They still have it and, like you said, it definitely gives the house character. It's gotta be at least 30-40 years old.

I only hope and pray that we can find a house that's already got some wood I can just re-finish - it'll save me a bundle that's for sure! But I'm not holding my breath...
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Old 11-23-2010, 01:56 AM  
MRB
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Sacramento, California
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The house here in Sacramento is 90% hardwood floors and 10% engineered Dupont laminate floor in the TV Room. The floors in most of the house is Red Oak, which I had refinished when I remodeled the house and the TV room was a slab floor and thats where I used the engineered hardwood flooring.

The real hard wood floor is a bit of a pain in the arse for keeping pristine but looks real nice. The one room that has the engineered hardwood product is near industructable, however, doesn't compair to the beauty of the real hardwood floor.
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Old 11-23-2010, 02:12 AM  
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Quote:
Originally Posted by MRB View Post
The house here in Sacramento is 90% hardwood floors and 10% engineered Dupont laminate floor in the TV Room. The floors in most of the house is Red Oak, which I had refinished when I remodeled the house and the TV room was a slab floor and thats where I used the engineered hardwood flooring.

The real hard wood floor is a bit of a pain in the arse for keeping pristine but looks real nice. The one room that has the engineered hardwood product is near industructable, however, doesn't compair to the beauty of the real hardwood floor.

What do you do to keep your hardwood up to date, if you don't mind me asking?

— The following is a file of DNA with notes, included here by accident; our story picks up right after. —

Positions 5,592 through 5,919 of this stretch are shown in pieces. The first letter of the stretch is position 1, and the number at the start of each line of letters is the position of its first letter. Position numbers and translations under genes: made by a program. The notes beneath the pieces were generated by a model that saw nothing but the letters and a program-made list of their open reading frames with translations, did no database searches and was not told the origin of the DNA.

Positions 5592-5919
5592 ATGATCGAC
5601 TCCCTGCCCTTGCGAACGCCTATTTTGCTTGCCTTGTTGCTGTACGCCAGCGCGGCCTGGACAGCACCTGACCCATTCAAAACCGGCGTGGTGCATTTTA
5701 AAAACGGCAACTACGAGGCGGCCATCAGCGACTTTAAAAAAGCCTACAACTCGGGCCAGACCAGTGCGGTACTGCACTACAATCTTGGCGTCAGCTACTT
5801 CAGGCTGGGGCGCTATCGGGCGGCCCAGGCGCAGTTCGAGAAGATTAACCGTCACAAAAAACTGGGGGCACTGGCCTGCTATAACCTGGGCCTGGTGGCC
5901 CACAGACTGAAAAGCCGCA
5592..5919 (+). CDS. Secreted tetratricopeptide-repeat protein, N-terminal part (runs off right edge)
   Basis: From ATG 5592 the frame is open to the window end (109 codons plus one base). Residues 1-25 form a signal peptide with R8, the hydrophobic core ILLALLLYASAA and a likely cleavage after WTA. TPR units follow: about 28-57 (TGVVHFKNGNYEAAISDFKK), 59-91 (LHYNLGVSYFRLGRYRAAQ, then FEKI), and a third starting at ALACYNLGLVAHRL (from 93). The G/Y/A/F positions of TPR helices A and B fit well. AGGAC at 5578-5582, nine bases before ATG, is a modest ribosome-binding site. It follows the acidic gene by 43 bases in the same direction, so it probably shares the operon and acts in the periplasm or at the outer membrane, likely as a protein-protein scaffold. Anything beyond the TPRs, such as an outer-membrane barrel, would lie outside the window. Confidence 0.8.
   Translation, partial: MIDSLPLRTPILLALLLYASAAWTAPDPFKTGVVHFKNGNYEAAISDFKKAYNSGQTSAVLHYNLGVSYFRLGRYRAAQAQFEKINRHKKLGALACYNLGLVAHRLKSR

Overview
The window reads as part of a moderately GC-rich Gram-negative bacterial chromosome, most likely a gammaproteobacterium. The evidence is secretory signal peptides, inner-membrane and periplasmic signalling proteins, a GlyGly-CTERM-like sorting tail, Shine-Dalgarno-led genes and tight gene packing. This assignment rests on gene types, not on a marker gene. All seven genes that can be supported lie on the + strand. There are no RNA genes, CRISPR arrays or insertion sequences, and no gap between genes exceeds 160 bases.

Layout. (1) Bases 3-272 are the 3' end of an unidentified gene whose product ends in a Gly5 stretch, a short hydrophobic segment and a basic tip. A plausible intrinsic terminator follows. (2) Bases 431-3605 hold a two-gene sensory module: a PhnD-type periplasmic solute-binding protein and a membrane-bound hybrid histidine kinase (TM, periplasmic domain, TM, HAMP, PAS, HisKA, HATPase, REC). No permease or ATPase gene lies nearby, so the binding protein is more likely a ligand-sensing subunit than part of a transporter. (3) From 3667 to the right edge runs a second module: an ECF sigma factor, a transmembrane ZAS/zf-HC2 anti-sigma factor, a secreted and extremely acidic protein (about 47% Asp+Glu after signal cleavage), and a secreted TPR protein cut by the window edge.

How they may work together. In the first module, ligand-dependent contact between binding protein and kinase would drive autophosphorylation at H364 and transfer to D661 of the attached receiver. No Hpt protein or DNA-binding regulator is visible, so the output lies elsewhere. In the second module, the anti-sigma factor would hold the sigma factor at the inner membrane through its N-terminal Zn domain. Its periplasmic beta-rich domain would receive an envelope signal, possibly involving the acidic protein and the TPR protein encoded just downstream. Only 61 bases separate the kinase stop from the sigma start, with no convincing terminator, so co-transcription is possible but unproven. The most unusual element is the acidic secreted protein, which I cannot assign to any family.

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Old 11-23-2010, 01:05 PM  
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Ohio
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I have been in the flooring installation bussiness for over 30 years.
One thing to remember you get what you pay for. You go cheap thats what you are going to get.
I never used to care for engineered florring until the last few years. It has come a long way. There is less imperfections, knots, finish even seems better
The wide boards are in style now and with solid 3/4 they tend to cup, you wont get that with a engineered floor
Alot of new homes are putting hardwood in kitchens but I'm dont recommend it. In a kitchen you drop to many things and it will dent and there is always the possibility of spilling a liquid. Spill a glass of milk and where is it going? Right down beteen the boards!
If you have dogs and kids that are hard on flooring may want to rethink hardwood. You can go with different species that are harder but its still wood. It will dent, scratch.
Not a fan of laminate but if you bare hard on floors that might be a better way to go. There are some laminates now that really look like hardwood. They dont look plastic like they did when they first came out
JMO
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Old 11-23-2010, 07:08 PM  
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I've actually got 2 dogs and 2 kids, so wear and tear is one of my biggest concerns with real hardwood/engineered. Engineered is simply cork or some other material wrapped in real wood, correct?

We have laminate stuff right now, and honestly unless you look really hard, or you're used to real hardwood, then you can't tell. I agree that laminate has come a very long way.

I'm considering just using laminate until my kids are a bit older (they're 3 and 2 right now) so that we're not as hard on it as in spilling liquids and such.
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Old 11-23-2010, 07:22 PM  
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Ohio
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Engineered is basically made like plywood with a thinner top layer that is hardwood, Oak, Maple, whatever. Being made in layers you dont have the cracking, spliting of boards. It can be sanded and refinished several times
With your situation I would stay with Laminate